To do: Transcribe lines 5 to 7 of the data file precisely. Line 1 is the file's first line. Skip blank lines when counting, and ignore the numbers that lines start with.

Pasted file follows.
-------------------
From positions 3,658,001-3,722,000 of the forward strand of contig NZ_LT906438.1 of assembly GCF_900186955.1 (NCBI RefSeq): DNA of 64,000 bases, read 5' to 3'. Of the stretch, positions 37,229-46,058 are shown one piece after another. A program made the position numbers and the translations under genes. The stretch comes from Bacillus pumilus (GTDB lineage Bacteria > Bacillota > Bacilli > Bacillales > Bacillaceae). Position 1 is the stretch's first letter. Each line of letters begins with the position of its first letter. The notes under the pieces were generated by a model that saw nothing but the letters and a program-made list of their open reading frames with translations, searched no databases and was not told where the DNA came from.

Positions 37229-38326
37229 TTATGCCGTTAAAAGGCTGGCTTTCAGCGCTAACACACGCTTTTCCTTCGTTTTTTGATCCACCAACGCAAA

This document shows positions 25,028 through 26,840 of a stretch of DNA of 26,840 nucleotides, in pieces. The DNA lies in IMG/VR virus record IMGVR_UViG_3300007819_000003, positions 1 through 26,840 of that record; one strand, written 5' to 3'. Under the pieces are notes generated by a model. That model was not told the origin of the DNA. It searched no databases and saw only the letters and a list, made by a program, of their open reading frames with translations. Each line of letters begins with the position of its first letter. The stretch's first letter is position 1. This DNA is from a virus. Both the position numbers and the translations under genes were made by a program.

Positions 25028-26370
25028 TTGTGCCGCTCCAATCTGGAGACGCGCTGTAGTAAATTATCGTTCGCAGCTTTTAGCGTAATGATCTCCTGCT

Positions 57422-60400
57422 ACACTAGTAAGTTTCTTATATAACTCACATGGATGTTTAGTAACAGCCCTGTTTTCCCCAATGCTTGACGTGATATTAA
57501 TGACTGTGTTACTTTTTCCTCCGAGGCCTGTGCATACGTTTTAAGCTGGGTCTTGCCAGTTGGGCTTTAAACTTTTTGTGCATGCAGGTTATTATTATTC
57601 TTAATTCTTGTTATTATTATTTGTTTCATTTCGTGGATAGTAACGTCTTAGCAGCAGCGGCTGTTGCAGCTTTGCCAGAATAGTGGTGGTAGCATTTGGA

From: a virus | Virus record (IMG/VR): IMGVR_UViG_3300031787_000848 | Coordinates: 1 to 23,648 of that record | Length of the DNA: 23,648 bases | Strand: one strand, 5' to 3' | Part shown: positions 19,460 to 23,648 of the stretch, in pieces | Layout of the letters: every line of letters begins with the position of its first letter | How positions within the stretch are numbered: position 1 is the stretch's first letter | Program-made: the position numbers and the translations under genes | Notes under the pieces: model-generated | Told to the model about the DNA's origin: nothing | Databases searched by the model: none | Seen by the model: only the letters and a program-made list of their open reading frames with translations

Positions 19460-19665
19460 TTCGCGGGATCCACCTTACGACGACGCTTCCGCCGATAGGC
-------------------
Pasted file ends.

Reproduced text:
Positions 25028-26370
25028 TTGTGCCGCTCCAATCTGGAGACGCGCTGTAGTAAATTATCGTTCGCAGCTTTTAGCGTAATGATCTCCTGCT

Positions 57422-60400